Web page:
Genes are a powerful driver of risk for autism, but some researchers suspect another factor is also at play: the set of bacteria that inhabits the gut. That idea has been controversial, but a new study offers support for this gut-brain link. It reveals that mice develop autismlike behaviors when they are colonized by microbes from the feces of people with autism. The result doesn’t prove that gut bacteria can cause autism. But it suggests that, at least in mice, the makeup of the gut can contribute to some hallmark features of the disorder.
“It’s quite an encouraging paper,” says John Cryan, a neuroscientist at University College Cork in Ireland who was not involved in the research. The idea that metabolites—the molecules produced by bacterial digestion—can influence brain activity “is plausible, it makes sense, and it will help push the field forward.”
Many studies have found differences between the composition of the gut microbiomes in people with and without autism. But those studies can’t determine whether a microbial imbalance is responsible for autism symptoms or is a result of having the condition.
To test the effect of the gut microbiome on behavior, Sarkis Mazmanian, a microbiologist at the California Institute of Technology (Caltech) in Pasadena, and collaborators put fecal samples from children with and without autism into the stomachs of germ-free mice, which had no microbiomes of their own. The researchers then mated pairs of mice colonized with the same microbiomes, so their offspring would be exposed to a set of human microbes early in development.
The researchers then ran these offspring through behavioral tests typically used to gauge autismlike symptoms in mice. They recorded how frequently a mouse vocalized and how often it approached and interacted with another mouse. They also tried to approximate the repetitive behavior seen in some people with autism by scattering marbles around a cage and counting how many a mouse buried. Compared with mice colonized with bacteria from children without autism, the mice that inherited a microbiome from a child with autism were less social and showed more repetitive behavior, the authors report today in Cell.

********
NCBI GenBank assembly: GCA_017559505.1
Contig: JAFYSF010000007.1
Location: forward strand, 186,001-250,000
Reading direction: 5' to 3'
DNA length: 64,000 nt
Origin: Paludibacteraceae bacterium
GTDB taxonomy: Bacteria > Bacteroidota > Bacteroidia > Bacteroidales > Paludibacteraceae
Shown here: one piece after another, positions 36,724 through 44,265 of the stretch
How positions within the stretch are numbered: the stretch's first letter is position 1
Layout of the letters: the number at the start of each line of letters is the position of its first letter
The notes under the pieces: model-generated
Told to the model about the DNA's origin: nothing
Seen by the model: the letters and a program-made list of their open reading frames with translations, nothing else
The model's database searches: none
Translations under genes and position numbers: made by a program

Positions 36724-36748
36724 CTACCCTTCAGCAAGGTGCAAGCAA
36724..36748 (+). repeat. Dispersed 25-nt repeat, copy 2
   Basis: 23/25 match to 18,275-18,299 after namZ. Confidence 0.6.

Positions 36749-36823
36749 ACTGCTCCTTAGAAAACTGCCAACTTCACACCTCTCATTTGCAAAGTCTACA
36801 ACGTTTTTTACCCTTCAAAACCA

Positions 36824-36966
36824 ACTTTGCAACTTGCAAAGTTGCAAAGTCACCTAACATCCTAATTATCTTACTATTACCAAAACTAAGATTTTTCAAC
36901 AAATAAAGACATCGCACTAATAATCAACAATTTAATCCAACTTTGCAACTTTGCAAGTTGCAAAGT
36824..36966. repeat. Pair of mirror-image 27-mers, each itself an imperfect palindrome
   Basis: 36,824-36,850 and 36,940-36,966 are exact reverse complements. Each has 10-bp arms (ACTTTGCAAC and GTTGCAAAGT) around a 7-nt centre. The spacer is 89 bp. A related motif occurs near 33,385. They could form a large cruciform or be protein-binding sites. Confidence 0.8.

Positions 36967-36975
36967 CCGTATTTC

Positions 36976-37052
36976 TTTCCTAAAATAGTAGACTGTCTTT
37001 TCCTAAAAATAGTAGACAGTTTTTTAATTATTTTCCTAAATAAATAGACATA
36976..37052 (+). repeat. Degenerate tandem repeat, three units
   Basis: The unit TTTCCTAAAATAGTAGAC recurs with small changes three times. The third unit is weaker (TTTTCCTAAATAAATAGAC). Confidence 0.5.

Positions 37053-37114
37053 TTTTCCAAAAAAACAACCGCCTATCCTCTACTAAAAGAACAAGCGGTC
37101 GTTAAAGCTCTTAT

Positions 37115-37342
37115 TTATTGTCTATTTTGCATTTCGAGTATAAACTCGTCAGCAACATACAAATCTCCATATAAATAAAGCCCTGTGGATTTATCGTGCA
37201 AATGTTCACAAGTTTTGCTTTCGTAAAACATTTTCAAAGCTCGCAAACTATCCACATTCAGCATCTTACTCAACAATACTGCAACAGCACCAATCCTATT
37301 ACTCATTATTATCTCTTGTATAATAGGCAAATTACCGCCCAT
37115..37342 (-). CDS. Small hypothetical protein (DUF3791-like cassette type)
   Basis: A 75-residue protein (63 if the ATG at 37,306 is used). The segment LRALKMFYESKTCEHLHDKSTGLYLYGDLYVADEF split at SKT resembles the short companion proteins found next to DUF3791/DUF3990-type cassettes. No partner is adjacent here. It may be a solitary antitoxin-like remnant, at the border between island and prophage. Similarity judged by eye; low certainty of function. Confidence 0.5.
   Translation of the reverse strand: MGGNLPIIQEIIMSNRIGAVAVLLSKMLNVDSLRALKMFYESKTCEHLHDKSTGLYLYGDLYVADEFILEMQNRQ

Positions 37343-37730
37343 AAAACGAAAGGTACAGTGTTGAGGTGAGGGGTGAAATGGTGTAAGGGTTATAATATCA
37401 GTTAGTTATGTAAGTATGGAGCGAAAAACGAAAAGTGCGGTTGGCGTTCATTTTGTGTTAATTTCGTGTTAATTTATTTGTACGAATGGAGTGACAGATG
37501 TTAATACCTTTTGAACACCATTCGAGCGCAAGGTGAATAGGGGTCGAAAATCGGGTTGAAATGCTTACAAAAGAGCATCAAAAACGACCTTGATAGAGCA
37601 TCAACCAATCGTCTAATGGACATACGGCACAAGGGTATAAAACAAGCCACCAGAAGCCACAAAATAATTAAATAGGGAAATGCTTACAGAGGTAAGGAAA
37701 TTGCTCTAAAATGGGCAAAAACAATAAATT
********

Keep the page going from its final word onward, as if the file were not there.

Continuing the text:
Mice with the autism-derived microbiome also had lower levels of several bacterial species that the researchers suspect could be beneficial. It’s known that microbes in the gut break down or modify the amino acids in food, and that byproducts can travel through the bloodstream and possibly into the brain. But researchers don’t know exactly which of the transplanted microbes interact with the brain to influence autismlike symptoms.
When the researchers dissected the mouse brains, RNA analysis of the two groups revealed differences in splicing—the way DNA’s message is processed before it’s translated into a protein—for 560 genes, including 52 that have been associated with autism. That’s an intriguing hint that the products of gut microbes might somehow change autism risk by influencing what forms of proteins are made in the brain, says Caltech biologist Gil Sharon, a postdoctoral researcher and first author on the new paper.
When the researchers looked at the contents of the mouse guts, they found differences between the two groups in the levels of 27 metabolites. In particular, mice harboring microbes from people with autism had lower levels of taurine and 5-aminovaleric acid (5AV), molecules that are known to bind to neurons and inhibit their activity. That finding fits with the theory that an imbalance between excitatory and inhibitory signals in the brain might underlie autism. The team also found with a different strain of mouse known to develop autismlike symptoms that feeding the animals either taurine or 5AV led to more social interaction and less repetitive behavior.
“There’s still a lot of missing links,” says Jun Huh, an immunologist at Harvard University who studies the relationship between bacteria and brain function. “But I think the real importance of this study is to show—for the first time—that there’s a causal relationship between the bacterial community and [autismlike] behavior.”
Shakuntla Gondalia, a gut microbiome researcher at Swinburne University of Technology in Hawthorne, Australia, says the next step should be to replicate the findings with fecal samples from people outside of the United States. Our resident microbes vary based on our environment and diet, she says, and the possible effect of this variation on autism risk remains a mystery.
These results are unlikely to yield new microbiome-based treatments right away, Cryan notes. The two metabolites highlighted in this study might turn out to be irrelevant to autism in people. Still, the research justifies a hunt for other metabolites deficient in the gut or brain of people with the disorder, he says. “This will give encouragement to the field that there is something there.”